If the COVID-19 pandemic has taught businesses any one thing, it’s how dynamic and adaptable business models can become when needed. This resilience bodes well for businesses as the challenges surrounding their workforce gaps, future leadership uncertainties, and workforce adaptations have been an active, ongoing issue.
“Essentially, businesses have proven to themselves that they can survive and learn to thrive when change is thrust upon them,” says Justin Mentele, partner at K·Coe Isom. “With business owners and executives already in high gear to pivot and make adjustments, now is a prime time to look ahead and begin implementing the plans and changes that can accommodate the generational differentiators of your workforce and future leaders.”
As the manufacturing industry continues to struggle with attracting, cultivating, and retaining the younger talent from the Millennial and Z generations, adaptation will be key for businesses. These generations are known for their desire to learn more and excel fast and will work hard in order to receive all the benefits that come with advancing in their career.
With the current shortage of approximately 500,000 manufacturing workers of what we need today (according to Industry Week), and the current perception of manufacturing/industrial jobs as undesirable to younger generations, the plan for businesses should be urgent and immediate.
6 Ways to Build a Long-term Workforce with Next Gens
Here are some changes and adaptations that should be considered and implemented to attract Gen-Z talent and retain Millennials and position them for leadership roles.
- Adapt to New Values. The Millennial generation has overtaken the Baby Boomers generation as the largest living adult generation. On top of that, more than half of Americans are Millennials or younger. Most of today’s workforce is no longer valuing the same attributes in jobs as it used to, and because there is no shortage of jobs, your company and leadership must make a concentrated effort to stand out. If you aren’t recruiting and thinking differently, you’re already behind.
- Utilize Technology. This is a technology-driven era, and these younger generations will be at the forefront of leading this charge. Technology must be at the top of the list in terms of importance going forward in the company.
- Make sure you are showcasing your technology in recruiting campaigns.
- Companies need to focus on getting rid of the stigma of old manufacturing plant jobs. Make a concerted effort to mitigate the perception that manufacturing jobs that are dirty, dangerous, menial, manual labor-ridden, long workdays in dark facilities.
- Create a social media presence to communicate about careers, facility tours, etc. Millennials grew up with social media and will consider you out of touch and nonprogressive if you don’t have it.
- Make applications easier. Younger generations see many options and will move onto the next company if it’s not a quick process to apply.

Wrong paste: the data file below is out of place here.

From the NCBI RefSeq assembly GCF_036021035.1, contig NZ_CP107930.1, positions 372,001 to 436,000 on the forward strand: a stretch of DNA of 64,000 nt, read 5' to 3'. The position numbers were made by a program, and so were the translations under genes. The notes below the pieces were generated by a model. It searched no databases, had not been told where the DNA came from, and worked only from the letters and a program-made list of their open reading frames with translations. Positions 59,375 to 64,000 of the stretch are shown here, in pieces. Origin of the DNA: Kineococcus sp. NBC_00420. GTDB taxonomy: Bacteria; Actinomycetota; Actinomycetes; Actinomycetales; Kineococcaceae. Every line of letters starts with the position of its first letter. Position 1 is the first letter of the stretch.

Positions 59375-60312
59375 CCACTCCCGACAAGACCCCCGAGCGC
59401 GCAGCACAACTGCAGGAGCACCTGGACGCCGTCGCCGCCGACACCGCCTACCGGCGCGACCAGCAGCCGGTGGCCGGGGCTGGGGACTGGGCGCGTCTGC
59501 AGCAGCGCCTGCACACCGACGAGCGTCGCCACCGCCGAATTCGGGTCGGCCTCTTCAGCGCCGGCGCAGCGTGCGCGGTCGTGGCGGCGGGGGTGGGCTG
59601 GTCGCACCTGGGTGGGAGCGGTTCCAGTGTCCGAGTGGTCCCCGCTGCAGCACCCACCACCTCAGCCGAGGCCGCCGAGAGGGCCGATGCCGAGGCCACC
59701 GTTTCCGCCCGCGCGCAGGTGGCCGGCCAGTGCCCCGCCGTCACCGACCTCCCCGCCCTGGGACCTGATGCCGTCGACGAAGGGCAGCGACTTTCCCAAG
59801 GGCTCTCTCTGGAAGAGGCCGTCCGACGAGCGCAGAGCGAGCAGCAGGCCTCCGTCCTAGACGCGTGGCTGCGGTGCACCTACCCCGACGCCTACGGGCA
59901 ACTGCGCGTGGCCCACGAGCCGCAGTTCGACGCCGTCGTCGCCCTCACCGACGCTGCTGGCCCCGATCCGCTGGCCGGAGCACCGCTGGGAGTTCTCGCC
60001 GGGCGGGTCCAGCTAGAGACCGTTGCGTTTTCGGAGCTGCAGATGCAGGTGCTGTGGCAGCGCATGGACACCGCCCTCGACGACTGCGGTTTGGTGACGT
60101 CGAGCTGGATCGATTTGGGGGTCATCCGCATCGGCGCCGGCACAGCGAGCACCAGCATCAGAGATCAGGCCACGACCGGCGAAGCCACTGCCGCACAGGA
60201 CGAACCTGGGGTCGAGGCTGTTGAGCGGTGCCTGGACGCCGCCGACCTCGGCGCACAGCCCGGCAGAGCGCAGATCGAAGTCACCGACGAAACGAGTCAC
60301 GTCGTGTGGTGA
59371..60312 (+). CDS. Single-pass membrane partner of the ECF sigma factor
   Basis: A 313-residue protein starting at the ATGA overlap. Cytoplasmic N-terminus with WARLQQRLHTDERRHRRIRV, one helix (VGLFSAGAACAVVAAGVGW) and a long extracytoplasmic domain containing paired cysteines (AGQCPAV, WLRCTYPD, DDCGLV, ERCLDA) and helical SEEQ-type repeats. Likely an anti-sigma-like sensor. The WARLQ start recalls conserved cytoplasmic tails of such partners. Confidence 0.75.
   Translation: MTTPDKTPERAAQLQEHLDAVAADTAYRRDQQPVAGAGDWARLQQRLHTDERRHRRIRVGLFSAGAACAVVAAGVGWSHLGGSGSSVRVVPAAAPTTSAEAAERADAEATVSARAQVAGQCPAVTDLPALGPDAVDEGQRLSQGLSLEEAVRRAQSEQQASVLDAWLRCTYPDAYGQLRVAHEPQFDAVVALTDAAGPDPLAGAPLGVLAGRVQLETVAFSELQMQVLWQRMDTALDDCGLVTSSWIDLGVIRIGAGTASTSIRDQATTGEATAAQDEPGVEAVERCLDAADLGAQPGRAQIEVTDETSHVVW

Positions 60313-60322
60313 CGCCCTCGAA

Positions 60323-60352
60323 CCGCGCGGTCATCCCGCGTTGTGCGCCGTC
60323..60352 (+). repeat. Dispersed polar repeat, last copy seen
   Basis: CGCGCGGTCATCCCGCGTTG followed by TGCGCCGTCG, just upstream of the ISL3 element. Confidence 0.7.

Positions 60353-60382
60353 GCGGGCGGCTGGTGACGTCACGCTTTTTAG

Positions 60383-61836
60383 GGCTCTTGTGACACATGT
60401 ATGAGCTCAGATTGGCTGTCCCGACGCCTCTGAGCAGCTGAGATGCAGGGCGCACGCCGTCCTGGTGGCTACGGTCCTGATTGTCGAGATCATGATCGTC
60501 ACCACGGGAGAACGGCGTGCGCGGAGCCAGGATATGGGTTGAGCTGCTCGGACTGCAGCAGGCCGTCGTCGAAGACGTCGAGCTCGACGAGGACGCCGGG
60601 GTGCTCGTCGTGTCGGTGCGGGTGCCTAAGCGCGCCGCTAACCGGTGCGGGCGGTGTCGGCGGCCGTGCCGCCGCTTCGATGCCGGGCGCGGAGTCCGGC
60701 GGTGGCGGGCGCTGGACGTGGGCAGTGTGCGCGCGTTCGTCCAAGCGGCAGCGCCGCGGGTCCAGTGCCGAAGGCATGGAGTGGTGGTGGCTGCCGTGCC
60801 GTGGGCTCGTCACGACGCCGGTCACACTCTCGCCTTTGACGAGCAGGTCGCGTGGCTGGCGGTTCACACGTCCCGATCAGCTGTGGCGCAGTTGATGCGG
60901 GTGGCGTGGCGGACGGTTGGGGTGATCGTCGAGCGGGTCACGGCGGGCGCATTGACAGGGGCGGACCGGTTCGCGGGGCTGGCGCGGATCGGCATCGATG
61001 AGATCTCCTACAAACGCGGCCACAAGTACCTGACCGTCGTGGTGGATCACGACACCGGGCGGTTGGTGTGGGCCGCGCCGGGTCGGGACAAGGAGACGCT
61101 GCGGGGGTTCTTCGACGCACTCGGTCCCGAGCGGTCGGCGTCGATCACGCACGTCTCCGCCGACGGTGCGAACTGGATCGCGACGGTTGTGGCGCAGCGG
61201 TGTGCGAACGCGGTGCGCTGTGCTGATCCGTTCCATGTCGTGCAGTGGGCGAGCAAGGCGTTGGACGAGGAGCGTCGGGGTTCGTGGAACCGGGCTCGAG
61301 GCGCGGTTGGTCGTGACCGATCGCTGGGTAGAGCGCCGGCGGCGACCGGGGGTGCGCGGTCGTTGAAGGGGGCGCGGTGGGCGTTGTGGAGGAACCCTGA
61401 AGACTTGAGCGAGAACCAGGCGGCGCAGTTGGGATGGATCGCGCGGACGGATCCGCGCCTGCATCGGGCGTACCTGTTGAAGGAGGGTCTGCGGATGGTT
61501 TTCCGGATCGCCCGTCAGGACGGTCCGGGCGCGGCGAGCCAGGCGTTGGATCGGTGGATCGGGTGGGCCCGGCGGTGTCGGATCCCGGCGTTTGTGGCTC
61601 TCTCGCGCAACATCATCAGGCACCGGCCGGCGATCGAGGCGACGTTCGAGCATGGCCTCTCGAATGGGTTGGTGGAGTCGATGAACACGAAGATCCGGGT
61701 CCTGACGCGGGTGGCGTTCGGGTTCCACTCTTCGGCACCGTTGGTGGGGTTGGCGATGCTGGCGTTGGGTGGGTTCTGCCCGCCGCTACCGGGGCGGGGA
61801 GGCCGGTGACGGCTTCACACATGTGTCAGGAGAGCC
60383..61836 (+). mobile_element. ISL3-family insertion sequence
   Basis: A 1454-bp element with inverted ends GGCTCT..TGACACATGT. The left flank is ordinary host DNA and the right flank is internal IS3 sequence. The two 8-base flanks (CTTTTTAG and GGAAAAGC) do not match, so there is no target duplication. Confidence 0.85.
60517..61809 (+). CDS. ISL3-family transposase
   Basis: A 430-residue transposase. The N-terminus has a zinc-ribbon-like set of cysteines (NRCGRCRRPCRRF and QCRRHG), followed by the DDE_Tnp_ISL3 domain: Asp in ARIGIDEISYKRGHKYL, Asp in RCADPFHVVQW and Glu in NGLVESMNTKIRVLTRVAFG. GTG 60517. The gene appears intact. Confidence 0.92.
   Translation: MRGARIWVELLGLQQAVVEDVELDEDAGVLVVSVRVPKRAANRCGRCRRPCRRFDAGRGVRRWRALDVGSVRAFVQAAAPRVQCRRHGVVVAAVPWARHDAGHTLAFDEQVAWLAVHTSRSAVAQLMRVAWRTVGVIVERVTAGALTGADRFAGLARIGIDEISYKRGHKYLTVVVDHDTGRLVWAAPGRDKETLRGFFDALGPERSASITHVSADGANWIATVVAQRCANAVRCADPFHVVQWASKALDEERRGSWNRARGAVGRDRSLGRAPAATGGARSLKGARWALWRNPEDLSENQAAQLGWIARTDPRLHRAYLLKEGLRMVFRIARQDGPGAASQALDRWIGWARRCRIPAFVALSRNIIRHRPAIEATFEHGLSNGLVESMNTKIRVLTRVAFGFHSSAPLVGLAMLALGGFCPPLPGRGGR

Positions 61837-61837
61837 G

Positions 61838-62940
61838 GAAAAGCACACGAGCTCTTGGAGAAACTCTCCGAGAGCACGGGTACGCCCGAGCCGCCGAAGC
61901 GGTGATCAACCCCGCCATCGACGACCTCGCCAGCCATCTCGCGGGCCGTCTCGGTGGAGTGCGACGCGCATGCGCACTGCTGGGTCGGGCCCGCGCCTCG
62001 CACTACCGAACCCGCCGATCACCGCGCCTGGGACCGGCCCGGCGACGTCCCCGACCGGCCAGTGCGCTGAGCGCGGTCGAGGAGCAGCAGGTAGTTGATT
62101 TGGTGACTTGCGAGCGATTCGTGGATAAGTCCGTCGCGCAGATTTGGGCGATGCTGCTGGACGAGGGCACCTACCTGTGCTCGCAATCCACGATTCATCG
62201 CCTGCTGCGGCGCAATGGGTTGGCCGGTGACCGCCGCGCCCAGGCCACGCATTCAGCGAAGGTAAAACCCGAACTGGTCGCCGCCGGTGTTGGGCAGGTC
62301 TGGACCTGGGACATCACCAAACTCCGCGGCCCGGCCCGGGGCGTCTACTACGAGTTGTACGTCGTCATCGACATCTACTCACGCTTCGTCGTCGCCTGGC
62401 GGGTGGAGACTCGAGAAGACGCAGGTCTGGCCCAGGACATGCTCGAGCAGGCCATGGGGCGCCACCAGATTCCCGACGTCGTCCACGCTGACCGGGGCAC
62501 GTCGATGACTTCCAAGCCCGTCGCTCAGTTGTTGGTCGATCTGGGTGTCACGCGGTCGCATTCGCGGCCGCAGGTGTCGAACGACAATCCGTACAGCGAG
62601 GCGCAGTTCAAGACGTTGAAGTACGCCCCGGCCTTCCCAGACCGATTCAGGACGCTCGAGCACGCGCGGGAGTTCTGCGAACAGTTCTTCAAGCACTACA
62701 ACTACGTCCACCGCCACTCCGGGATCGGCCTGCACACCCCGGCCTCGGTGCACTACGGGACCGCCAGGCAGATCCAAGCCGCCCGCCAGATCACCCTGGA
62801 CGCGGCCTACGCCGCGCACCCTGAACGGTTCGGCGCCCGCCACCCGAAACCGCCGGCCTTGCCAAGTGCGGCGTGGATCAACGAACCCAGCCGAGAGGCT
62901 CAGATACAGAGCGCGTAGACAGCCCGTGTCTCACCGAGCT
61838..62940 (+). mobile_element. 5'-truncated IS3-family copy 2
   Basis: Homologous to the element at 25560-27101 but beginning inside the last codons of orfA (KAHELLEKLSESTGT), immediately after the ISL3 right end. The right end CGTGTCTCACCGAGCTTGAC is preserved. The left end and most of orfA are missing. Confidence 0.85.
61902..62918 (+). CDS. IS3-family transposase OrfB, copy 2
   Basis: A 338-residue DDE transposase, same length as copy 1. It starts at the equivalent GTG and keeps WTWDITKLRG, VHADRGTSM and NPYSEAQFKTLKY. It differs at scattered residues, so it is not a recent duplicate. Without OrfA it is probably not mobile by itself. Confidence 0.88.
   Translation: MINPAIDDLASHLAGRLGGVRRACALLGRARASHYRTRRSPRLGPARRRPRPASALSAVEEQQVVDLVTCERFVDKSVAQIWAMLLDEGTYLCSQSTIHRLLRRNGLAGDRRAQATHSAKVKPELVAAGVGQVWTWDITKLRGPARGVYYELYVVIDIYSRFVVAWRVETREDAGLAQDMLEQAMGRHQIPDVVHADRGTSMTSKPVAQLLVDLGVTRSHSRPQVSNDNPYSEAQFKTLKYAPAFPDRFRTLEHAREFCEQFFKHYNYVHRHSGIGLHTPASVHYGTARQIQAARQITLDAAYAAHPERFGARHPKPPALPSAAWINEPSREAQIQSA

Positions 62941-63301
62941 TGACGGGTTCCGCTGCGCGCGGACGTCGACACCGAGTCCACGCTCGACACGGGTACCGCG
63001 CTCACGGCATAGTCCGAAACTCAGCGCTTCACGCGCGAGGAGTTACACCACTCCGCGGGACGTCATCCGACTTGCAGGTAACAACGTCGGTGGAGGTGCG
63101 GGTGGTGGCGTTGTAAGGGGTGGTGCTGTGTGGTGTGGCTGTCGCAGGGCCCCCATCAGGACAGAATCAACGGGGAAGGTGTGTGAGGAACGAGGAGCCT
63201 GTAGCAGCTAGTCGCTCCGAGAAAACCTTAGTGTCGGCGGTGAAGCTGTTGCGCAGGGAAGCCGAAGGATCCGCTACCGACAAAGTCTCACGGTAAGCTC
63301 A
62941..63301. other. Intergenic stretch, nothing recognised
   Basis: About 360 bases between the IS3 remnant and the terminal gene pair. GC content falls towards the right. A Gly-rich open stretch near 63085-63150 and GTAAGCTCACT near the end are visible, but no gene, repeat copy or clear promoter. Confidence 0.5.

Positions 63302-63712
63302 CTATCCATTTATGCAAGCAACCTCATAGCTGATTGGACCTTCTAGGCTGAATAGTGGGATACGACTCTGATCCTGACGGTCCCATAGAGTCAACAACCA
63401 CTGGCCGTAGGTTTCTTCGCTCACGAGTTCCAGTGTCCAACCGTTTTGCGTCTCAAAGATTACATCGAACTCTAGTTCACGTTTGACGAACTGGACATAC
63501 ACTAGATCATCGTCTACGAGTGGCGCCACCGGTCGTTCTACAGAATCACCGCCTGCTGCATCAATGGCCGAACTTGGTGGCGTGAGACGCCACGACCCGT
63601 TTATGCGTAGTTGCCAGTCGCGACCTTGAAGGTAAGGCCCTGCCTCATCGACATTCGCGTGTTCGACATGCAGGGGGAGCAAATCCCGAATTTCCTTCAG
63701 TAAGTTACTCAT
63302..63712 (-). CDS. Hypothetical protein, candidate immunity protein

- Implement Flexible Work Options. Working remotely and/or finding opportunities where there is scheduling flexibility is a request that’s here to stay and outdated perceptions about it can’t be tolerated. The next generation will find a way to work remotely if they want to, whether it’s with your company or another. Incorporating work-life balance and making remote work, if possible, for people is a must.
- Engage in Social Responsibility. Demonstrate that you are making a difference in your community and/or customer’s lives with your products. This is more important than ever for the younger workforce to see and experience. It’s easy to say you’re involved with local charities, but are you living your mission and helping change the world for the better? Communicate how and when you do this both internally and externally.
- Increase Trade Representation. High school students are rethinking their options and choosing not to take on massive amounts of debt often needed with the traditional college route. Use this opportunity to educate and partner with local trade schools to find and enlist manufacturing talent while building your brand reputation.
- If necessary, offer incentives or help younger talent to acquire the additional education required for future leadership positions.
- Consider implementing apprenticeship programs to younger kids.
- Show routes to have successful careers in the company that don’t require traditional education.
- Create Internal Mentorship Programs. Leadership today needs to become a ‘player-coach’ type of position and not someone who leads from afar.
- Offer regular mentorship to younger talent.
- Generate constant learning opportunities for your workforce.
By enacting at least a few of the efforts above, manufacturers can hopefully begin to fix the skills gap crisis. Inspiring the next generation of talent to become the workforce leading the charge into the future requires changes and a concerted effort by businesses today.
Contact a K·Coe Isom manufacturing advisor with questions regarding implementing a strategy around workforce recruitment or retention. K·Coe has a dedicated HR consulting team that helps manufacturing operations with solutions and services around these needs.